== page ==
Biketoworkday is supported by its audience. When you buy through our links, we may earn an affiliate commission. Learn more

How Does a Bicycle Pump Work? – Bike Pump Explained

Written by Gary Johnson / Fact checked by Henry Speciale

how does a bicycle pump work

Bike pumps are an essential tool to have for any cyclist, and it helps to have one on hand at all times. But how does a bicycle pump work?

Pumps work by controlling the pressure inside them. Air is gathered in the cylinder and is compressed through the hose and into the tire. Let’s learn more about these gadgets, including bicycle pump works on which law of physics.

Keep reading to learn more.

How It Works and Main Parts of a Bike Pump


The primary mechanism of a bicycle pump requires it to have a few main parts, namely the cylinder, handle, hose, and piston. The hose is connected to the tire valve, and it is only through this channel that air may flow into the tire.

The valves are hollow tubes with different sizes depending on the type, but most are connected to a tire’s inner tubing.

To further understand how a bike pump work, we can look at Boyle’s law, which states that the pressure of a gas is inversely proportional to its volume. The cylinder is hollow and when the piston is raised, the pressure drops and air gathers, creating a vacuum.

When the piston is forced down, it increases pressure by compressing and lowering the volume of gas. An attached plunger forces the accumulated air through the hose and into the inner tube of the tire. By repeating this process, we can fill the tire with air until it is firm enough for use.

It is also a good way to illustrate how the 1st law of thermodynamics works. Bicycle pump thermodynamics manifests in how the pump heats up as it is used continuously. Refer to a bicycle pump diagram to better visualize the process.


What is It?


A bicycle pump is a tool used to inflate tires by filling them with air. We also use them to gauge and apply the necessary pressure to make bike tires work well. It is helpful to have one of these during your ride in case of tire emergencies, but carrying them can be a problem.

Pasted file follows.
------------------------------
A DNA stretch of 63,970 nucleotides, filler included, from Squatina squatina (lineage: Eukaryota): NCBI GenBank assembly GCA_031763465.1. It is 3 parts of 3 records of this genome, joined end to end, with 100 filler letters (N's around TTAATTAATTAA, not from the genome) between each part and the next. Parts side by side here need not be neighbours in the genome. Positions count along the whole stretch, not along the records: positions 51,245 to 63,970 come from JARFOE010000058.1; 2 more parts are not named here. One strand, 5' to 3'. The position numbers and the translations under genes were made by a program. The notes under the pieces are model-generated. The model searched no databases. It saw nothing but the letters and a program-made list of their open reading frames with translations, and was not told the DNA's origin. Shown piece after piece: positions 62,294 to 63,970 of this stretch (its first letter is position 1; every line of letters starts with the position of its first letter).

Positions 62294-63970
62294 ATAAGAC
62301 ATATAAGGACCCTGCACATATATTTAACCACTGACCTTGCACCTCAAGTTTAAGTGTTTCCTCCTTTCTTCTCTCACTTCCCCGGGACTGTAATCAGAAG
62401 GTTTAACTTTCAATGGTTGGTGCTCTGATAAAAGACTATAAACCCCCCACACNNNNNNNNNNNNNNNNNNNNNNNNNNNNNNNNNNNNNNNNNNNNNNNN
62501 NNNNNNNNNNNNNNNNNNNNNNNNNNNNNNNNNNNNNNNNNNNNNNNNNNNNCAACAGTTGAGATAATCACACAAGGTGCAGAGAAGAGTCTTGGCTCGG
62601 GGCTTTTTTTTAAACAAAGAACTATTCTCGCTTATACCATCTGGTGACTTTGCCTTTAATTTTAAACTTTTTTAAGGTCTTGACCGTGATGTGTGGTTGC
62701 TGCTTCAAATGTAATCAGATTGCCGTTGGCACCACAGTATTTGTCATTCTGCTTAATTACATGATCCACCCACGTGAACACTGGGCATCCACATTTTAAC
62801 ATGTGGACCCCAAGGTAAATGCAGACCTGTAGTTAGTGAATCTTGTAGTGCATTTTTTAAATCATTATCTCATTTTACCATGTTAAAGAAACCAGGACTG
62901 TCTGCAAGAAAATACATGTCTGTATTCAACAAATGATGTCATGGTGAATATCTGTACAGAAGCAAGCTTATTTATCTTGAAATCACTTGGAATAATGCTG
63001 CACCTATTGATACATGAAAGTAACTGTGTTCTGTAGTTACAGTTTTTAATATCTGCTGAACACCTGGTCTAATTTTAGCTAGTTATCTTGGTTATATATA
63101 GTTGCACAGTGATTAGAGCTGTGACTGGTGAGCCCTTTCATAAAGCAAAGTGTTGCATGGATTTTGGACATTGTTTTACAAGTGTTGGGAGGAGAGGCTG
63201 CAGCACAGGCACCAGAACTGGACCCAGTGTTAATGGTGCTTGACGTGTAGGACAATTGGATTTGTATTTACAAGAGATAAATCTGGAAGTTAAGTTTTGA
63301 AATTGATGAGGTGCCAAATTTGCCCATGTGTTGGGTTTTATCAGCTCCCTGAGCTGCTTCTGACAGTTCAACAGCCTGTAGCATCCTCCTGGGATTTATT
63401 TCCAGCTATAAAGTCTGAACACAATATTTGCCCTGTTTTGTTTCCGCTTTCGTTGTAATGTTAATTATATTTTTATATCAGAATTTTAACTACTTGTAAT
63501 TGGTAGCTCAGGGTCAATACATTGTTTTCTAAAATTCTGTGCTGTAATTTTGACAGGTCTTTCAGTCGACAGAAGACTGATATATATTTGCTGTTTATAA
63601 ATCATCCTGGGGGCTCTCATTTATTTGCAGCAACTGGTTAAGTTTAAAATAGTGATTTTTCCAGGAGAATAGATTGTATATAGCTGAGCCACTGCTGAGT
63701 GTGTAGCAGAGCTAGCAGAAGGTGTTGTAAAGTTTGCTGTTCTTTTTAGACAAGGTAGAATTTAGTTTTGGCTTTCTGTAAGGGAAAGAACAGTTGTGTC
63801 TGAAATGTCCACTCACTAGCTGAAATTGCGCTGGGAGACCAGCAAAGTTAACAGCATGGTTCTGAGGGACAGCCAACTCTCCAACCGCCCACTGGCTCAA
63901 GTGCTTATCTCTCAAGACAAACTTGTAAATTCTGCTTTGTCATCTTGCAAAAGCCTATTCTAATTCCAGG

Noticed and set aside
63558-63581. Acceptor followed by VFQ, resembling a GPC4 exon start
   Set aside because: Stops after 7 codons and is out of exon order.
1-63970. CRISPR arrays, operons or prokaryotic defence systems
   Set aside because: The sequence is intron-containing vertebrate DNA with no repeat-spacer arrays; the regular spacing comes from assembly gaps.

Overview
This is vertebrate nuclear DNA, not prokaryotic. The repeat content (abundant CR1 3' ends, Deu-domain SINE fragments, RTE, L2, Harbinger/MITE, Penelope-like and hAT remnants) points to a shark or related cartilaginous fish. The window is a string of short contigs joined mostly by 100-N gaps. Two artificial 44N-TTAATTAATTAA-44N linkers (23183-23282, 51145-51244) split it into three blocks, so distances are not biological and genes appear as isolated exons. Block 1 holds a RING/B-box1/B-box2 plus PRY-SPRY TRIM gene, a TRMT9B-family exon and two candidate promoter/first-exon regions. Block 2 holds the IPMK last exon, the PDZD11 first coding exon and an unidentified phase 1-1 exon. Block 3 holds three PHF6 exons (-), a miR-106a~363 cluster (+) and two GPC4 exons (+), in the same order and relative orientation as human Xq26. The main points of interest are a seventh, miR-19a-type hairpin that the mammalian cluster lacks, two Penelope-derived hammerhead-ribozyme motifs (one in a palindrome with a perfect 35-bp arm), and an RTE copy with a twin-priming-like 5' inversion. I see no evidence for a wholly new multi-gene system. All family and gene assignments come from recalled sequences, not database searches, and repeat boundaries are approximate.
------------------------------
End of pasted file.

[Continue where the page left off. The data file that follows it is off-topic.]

There are different types of pumps, and they operate in a similar way to what is described above, but there are some differences in how they are used. Each type has its advantages and disadvantages.

Types of Bicycle Pumps and How They Are Used

1. Stand or floor pump


This is probably the most common type and is placed on the floor and then secured with your feet while in use.

It is operated by pulling on the handle to draw air into the cylinder and then pressing down on the handle to close the inlet valve and keep the air inside the compartment. With no other way to go, the air goes through the hose and into the tire.

  • Works with different valve types
  • Efficient and requires less time to use
  • Takes up a lot of space
  • Costs more

2. Hand pump


Also called micro or mini pumps, these are small and portable designs that are made to be easy to carry. They work in a very similar way to stand pumps but may or may not have a tube to connect to the tire valve. When you pump a bike tire with a hand pump, it takes more time compared to other types.

  • Easy to carry
  • Low cost and may even be free
  • Takes effort and time to use
  • No pressure indicator
  • May leak air if you use the tube type instead of the integral type with a rubber seal

3. Foot pump


This type is placed on the ground and operated by foot. These are mainly used for cars and are limited to specific valves, but you can use foot pumps for bicycle as well. It is limited in the amount of pressure it can apply, usually maxing out at 100 psi.